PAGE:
Ways Medical Facilities Can Reduce Water Consumption

green hospital building

Because hospitals and healthcare facilities use so much water, it is likely they will come under greater pressure to develop procedures and systems that help reduce their consumption. Fortunately, there are several ways this can be accomplished in a cost-effective manner with little impact on building users, which will likely prove to be a cost savings as well. By category, some of the more significant steps medical facilities can take include these:


·        Heating and cooling: One of the most significant steps medical facilities can take to save water is to modify their refrigeration systems so that the water used for cooling is “close looped” and recirculated; many systems use a “once through” water cooling system where the water is drained after use. When incorporated in one U.S. hospital, the recirculation system reduced water consumption by about three million gallons per year and the facility saved more than $20,000 in annual water and sewer costs. Initial cost of this project: $29,000, providing a return on the investment in less than 18 months.


xray hospital

·        X-ray equipment: Automatic valves should be installed on x-ray equipment so that water flow to the machines is stopped when the equipment is not in use. One hospital was able to reduce water consumption by 17,600 gallons annually with automatic valves installed, which cost about $1,400 to install on all machines. Payback: about 2 months.


·        Retrofit toilet flush valves: Toilets do not necessarily need to be replaced in order to save water. Low flush valves reducing water consumption to 1.6 gallons per flush can be easily installed to reduce consumption; it is even possible to turn a conventional one-flush toilet into a dual-flush system.  One hospital saved more than five million gallons of water with these valves at a cost of $65,000. Annual savings are estimated at $45,000 with an estimated payback in 18 months.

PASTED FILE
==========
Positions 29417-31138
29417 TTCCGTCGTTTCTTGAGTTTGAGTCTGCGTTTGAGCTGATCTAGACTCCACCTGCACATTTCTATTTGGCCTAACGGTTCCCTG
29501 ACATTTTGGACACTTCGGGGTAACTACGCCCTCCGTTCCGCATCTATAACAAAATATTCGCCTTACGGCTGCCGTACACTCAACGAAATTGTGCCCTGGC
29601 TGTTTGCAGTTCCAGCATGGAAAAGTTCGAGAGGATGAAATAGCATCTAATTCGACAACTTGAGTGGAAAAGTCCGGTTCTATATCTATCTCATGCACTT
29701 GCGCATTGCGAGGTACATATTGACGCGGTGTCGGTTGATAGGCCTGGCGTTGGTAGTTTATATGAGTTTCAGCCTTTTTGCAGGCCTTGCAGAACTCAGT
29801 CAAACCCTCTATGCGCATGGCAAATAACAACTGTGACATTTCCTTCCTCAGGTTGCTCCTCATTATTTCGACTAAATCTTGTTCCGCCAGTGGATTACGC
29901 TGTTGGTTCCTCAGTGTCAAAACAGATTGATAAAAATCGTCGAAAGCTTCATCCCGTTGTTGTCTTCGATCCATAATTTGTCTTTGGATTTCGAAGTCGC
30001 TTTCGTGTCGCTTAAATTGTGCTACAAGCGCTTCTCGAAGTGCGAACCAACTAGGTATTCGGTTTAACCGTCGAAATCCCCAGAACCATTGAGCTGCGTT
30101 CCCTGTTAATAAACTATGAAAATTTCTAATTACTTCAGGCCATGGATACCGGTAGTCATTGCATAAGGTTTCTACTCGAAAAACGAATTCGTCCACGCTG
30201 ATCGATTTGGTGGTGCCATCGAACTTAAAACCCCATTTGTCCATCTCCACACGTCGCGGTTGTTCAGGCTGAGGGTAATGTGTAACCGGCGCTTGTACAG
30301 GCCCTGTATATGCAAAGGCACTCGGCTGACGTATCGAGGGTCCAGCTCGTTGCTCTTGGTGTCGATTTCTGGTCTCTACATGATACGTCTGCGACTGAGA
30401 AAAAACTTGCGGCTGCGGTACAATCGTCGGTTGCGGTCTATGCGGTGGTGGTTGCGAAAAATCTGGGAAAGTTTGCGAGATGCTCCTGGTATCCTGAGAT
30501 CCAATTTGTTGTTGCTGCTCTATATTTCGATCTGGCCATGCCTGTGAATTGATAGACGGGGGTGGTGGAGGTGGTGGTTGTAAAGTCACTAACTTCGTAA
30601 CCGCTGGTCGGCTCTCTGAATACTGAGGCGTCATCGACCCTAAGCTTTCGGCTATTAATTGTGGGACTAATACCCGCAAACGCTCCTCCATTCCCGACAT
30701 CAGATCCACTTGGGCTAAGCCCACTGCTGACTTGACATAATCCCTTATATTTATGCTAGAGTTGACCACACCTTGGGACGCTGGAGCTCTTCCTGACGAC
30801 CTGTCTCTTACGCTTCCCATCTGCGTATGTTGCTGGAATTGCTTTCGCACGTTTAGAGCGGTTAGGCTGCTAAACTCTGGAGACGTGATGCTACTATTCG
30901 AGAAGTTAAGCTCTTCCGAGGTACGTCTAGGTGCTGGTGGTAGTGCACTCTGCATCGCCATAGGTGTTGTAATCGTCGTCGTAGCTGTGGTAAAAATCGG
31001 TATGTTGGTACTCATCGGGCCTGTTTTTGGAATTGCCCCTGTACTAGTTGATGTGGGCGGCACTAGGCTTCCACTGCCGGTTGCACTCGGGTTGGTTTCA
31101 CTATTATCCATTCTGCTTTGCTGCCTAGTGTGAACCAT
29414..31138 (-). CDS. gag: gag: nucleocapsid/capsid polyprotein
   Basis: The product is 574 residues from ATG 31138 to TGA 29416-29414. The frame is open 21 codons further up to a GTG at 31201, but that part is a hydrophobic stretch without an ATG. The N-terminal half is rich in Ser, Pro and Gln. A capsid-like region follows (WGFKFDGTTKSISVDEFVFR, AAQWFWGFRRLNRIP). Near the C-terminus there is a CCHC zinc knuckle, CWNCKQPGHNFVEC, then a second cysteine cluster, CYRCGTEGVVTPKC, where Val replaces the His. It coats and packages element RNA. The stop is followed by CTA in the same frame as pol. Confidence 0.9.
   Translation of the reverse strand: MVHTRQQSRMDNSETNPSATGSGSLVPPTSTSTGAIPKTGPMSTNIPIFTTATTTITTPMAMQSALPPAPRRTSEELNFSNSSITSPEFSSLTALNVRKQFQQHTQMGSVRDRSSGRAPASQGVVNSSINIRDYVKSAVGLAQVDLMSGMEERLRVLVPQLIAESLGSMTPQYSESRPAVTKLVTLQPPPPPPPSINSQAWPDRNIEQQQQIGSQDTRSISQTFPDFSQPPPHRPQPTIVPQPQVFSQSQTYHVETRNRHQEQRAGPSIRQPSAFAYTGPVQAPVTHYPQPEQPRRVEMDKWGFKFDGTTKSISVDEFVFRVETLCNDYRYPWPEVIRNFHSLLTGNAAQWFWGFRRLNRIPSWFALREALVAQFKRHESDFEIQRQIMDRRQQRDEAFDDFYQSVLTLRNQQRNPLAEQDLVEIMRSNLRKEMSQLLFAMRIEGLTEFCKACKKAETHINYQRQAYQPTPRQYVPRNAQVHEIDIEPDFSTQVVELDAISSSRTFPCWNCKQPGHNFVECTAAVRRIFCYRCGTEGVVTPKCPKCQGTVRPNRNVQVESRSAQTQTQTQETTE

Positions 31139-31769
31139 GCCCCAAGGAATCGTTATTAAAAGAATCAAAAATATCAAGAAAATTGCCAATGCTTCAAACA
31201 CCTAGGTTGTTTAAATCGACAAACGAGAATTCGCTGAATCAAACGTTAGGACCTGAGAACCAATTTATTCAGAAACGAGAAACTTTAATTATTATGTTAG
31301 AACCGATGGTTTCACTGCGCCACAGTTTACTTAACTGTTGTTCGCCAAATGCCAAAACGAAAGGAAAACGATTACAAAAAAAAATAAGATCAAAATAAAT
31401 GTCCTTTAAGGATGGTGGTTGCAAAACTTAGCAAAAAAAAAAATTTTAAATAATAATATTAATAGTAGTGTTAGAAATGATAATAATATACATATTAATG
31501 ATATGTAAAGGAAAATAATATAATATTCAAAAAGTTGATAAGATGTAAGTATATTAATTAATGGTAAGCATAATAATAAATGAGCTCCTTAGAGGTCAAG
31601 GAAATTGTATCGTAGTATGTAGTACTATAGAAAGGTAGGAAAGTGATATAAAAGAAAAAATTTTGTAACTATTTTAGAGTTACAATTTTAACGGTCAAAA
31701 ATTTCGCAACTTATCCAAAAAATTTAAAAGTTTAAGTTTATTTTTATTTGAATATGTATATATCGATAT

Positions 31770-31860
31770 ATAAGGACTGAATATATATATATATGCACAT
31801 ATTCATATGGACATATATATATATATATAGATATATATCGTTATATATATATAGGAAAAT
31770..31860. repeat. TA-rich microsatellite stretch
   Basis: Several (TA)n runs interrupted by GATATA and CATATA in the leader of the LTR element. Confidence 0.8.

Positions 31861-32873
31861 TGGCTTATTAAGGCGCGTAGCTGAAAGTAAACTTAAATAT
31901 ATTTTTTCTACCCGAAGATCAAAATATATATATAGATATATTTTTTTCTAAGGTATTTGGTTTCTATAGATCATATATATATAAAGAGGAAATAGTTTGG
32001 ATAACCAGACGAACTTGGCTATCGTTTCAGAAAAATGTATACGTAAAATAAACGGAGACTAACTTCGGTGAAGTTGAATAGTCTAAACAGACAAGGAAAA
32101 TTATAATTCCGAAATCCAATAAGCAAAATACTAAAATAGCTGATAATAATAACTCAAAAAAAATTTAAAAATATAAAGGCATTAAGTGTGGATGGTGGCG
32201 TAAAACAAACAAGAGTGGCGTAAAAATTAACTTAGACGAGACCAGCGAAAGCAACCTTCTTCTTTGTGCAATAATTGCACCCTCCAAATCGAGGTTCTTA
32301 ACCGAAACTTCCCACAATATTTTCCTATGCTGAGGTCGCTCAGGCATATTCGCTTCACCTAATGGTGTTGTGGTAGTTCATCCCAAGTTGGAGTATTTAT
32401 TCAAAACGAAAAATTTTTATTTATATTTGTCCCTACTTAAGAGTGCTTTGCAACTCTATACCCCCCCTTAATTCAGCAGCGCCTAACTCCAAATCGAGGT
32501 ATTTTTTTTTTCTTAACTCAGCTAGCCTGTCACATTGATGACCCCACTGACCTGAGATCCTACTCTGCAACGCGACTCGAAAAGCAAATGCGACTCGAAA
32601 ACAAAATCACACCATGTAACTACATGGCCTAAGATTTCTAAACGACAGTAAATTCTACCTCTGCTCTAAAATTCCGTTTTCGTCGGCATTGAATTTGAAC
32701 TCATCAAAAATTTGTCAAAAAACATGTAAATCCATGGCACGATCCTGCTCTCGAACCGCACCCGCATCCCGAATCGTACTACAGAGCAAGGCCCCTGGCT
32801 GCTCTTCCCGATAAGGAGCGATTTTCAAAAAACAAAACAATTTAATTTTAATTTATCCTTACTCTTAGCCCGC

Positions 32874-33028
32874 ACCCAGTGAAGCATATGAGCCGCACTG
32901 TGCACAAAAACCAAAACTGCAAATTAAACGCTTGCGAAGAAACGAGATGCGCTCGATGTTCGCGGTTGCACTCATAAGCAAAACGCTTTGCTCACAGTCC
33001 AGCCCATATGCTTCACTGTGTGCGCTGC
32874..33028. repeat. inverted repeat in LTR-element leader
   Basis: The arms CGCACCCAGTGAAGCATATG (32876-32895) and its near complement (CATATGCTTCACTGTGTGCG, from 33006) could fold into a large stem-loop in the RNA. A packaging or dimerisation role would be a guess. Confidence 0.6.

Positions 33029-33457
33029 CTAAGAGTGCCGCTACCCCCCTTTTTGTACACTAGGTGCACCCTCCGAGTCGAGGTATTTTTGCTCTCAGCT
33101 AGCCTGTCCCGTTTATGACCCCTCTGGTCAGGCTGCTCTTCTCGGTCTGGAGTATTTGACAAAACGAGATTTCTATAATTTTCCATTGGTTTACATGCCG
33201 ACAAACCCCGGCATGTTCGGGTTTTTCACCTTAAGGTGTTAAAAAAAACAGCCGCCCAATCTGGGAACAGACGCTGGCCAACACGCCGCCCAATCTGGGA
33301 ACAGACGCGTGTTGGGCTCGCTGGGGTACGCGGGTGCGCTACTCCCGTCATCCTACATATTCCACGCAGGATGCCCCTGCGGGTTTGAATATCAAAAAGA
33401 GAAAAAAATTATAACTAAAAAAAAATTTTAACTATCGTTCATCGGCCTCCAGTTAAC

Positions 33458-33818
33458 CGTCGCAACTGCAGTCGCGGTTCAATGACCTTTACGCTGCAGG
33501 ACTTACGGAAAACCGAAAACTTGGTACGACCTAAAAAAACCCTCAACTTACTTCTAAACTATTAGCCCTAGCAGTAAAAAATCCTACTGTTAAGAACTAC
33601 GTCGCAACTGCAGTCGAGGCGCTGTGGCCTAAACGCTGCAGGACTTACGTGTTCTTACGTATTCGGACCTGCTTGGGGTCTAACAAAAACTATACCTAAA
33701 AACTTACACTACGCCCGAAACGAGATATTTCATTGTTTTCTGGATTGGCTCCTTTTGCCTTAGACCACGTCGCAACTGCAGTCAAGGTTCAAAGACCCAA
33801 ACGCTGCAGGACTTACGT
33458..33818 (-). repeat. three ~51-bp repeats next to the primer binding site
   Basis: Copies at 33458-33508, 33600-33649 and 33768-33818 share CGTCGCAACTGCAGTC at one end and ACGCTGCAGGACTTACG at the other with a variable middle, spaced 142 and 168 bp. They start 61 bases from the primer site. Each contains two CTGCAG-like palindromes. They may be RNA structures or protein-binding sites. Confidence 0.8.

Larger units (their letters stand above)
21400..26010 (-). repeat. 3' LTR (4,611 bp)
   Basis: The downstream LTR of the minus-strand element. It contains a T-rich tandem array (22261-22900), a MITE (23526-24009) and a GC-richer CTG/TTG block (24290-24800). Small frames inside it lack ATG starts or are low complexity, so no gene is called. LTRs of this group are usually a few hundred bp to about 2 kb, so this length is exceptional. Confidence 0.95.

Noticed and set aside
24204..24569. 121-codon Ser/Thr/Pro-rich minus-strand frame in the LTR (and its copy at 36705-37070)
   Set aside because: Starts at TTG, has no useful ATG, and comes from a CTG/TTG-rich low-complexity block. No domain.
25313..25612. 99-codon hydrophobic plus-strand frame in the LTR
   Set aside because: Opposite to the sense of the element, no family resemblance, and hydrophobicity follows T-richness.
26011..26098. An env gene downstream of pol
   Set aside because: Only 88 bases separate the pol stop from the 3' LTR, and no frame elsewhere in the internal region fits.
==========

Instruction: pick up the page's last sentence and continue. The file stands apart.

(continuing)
waterless urinals

·        Waterless urinals: Instead of installing water-reducing urinals, some medical facilities have installed no-flush urinal systems, which use no water at all. One small Northern California clinic calculated that by removing 14 conventional urinals, which use on average three gallons of water per flush, and replacing them with waterless systems, the savings totaled more than 280,000 gallons of water annually. Based on water charges at that time, the hospital estimated they were saving more than $2,100 annually.


·        Laundry systems: Some hospitals are installing rinse water reuse systems. Installed in one hospital, the system saved nearly two million gallons of water annually. According to at least one manufacturer of these systems, the average reuse water usage in healthcare-related facilities is about 25 percent.


Becoming Water Wise

Many medical and other facilities find that one of the best ways to reduce their water consumption is to simply impress upon staff that it must be done, including the reasons why. Administrators should encourage staff to evaluate their daily routines, everything from patient showering to hand washing, looking for ways to reduce water consumption.

A related option that has been successful is to initiate an employee awareness water conservation program, awarding prizes and recognition for water-reducing measures adopted by the medical facility. Input and ideas from staff, those directly using the hospitals’ water every day, can be some of the most significant, and from these suggestions, a water efficiency plan can be developed, sharing these water-wise conservation measures with everyone.

For more information on ways to reduce water consumption and use water more efficiently, send us an e-mail.